The effect of sick animals on health ones

The age at slaughter of healthy animals rose by 33 days if they were housed with sick animals, a study of 1,239 cattle across 71 French finishing units showed.

Barriers to vaccination

 

Case Study

Richard Spencer

Richard Spencer

A robust health plan and vaccination programme is helping one Warwickshire beef farmer to restore his herd’s pregnancy rates following an infectious disease outbreak.

Richard Spencer first noticed something wasn’t right after a pregnancy diagnosis session found a high proportion of his autumn-calving cows hadn’t conceived.

“We had a [pregnancy diagnosis] test and only about 65% tested positive,” admitted Mr Spencer, who runs 70 spring and autumn block Belgian Blue and Beef Shorthorn suckler cows at Mansell Farm, Newbold on Stour.

A further three abortions prior to calving over the summer prompted Mr Spencer to take some blood samples through his vet’s Beef Check scheme last November.

Results revealed two of the animals which had aborted had been exposed to leptospirosis. As a result, Mr Spencer vaccinated 25 cows that had calved and were due to be served again against the disease.

Although no BVD antigens were found, Mr Spencer also decided to vaccinate against BVD, because the herd was naïve and he was aware of the devastating effect it could have on herd fertility. Furthermore, the disease is quite widespread.

Since then Mr Spencer has joined the SAC’s premium health scheme. Cattle are blood tested annually for disease.

Tests are done to coincide with the herd’s annual TB test in February before the cattle are injected with tuberculin as this can affect the result. The herd is then vaccinated during reading.

Although he continues to monitor for IBR he isn’t vaccinating against it.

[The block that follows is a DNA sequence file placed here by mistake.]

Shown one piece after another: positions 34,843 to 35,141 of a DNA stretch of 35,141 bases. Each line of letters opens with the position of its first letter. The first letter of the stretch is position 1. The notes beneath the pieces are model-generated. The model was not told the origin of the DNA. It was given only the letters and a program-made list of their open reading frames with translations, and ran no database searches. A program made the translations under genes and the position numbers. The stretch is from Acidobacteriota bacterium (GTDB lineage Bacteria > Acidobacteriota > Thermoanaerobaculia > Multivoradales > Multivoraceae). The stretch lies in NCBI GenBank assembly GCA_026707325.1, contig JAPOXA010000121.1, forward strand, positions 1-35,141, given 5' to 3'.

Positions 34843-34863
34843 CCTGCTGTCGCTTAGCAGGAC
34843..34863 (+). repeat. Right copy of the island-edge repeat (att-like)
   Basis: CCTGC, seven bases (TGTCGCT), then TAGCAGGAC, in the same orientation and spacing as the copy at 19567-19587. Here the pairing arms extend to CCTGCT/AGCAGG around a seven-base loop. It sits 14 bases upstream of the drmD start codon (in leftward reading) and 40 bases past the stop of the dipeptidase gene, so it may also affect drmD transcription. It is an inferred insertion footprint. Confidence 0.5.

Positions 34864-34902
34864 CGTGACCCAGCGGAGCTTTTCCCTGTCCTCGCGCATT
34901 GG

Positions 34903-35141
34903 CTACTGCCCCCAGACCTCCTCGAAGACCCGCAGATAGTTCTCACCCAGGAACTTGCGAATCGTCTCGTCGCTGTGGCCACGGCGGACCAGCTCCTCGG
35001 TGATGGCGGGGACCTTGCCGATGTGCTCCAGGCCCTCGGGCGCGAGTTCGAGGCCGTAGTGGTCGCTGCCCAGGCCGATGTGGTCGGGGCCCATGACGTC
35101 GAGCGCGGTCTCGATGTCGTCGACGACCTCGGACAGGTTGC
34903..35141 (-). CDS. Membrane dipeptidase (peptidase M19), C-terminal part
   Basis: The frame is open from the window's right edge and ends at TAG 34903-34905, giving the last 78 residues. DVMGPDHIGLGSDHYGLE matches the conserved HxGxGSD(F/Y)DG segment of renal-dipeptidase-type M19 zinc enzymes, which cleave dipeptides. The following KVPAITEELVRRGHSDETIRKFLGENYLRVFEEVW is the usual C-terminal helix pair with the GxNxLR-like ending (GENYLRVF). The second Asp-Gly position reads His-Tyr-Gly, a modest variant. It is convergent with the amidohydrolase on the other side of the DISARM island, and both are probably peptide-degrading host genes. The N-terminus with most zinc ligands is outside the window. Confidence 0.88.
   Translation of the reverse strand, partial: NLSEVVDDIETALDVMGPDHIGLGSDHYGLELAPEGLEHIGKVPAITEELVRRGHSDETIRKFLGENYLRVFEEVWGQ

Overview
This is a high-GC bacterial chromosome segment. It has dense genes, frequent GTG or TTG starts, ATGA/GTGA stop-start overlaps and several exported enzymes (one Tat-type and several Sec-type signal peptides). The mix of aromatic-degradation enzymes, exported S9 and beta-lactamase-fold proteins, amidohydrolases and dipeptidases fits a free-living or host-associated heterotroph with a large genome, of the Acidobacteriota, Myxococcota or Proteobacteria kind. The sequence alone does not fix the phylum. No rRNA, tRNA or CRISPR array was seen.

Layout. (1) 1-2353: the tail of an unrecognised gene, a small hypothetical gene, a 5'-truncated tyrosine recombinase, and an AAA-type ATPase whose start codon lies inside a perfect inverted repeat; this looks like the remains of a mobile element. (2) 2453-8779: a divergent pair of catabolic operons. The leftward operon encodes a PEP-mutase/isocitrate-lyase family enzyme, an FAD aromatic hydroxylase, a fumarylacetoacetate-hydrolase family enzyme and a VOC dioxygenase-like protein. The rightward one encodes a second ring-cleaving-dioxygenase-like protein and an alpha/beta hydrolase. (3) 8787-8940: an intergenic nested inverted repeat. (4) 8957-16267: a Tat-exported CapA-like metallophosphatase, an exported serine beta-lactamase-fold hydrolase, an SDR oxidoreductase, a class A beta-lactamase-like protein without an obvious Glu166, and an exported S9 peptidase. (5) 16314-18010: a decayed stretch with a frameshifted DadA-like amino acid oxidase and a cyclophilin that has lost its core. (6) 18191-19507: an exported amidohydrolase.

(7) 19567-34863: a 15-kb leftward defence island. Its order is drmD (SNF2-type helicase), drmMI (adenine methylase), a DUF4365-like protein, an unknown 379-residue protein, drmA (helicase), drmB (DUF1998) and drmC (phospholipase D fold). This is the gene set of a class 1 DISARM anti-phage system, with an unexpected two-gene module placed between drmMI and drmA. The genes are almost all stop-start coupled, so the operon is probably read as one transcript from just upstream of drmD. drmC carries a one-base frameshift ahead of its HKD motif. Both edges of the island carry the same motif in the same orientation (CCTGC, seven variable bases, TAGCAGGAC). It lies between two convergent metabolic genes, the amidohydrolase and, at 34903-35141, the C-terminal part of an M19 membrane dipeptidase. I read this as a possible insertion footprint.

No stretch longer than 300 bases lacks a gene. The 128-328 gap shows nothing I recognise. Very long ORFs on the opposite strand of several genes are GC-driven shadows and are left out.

Mr Spencer’s vet, Sam Baldwyn from Hook Norton Vets, said when considering what diseases to vaccinate against costs do need to be considered.

“We try and take a gradual step-by-step approach. It looks like IBR has been active in the herd so it’s an ongoing decision going forward and we will probably have to vaccinate at some point.”

Since vaccinating and putting in place more rigorous hygiene and biosecurity protocols herd fertility has turned a corner.

Fertility has lifted back up to 88%. Three empty animals out of the 25 were late conceivers last time or problem animals anyway.

Mr Spencer sells heifers and steers through Morrison’s native breed scheme aged 20-22 months, but providing the herd goes clear of TB he can also see his business developing an outlet for cross-bred heifers and pedigree stock.

Annual blood testing costs £780 plus vet charges but Mr Spencer reckons it’s worthwhile because of the productivity gains.

“Being in beef they have to have one calf a year to be profitable,” said Mr Spencer who added the business could not afford to carry empty animals.

Farm facts

Richard Spencer, Warwickshire

  • 30 autumn calvers (September to October)
  • 40 spring calvers (March and April)
  • Calving in eight-week periods
  • Predominantly Belgium Blue-cross cows put to a Beef Shorthorn bull, with some heifers retained. Also, 15 pedigree Beef Shorthorns.
  • 65ha
  • 12 animals sold in June averaged 340kg deadweight at 20-22 months and graded O+ and R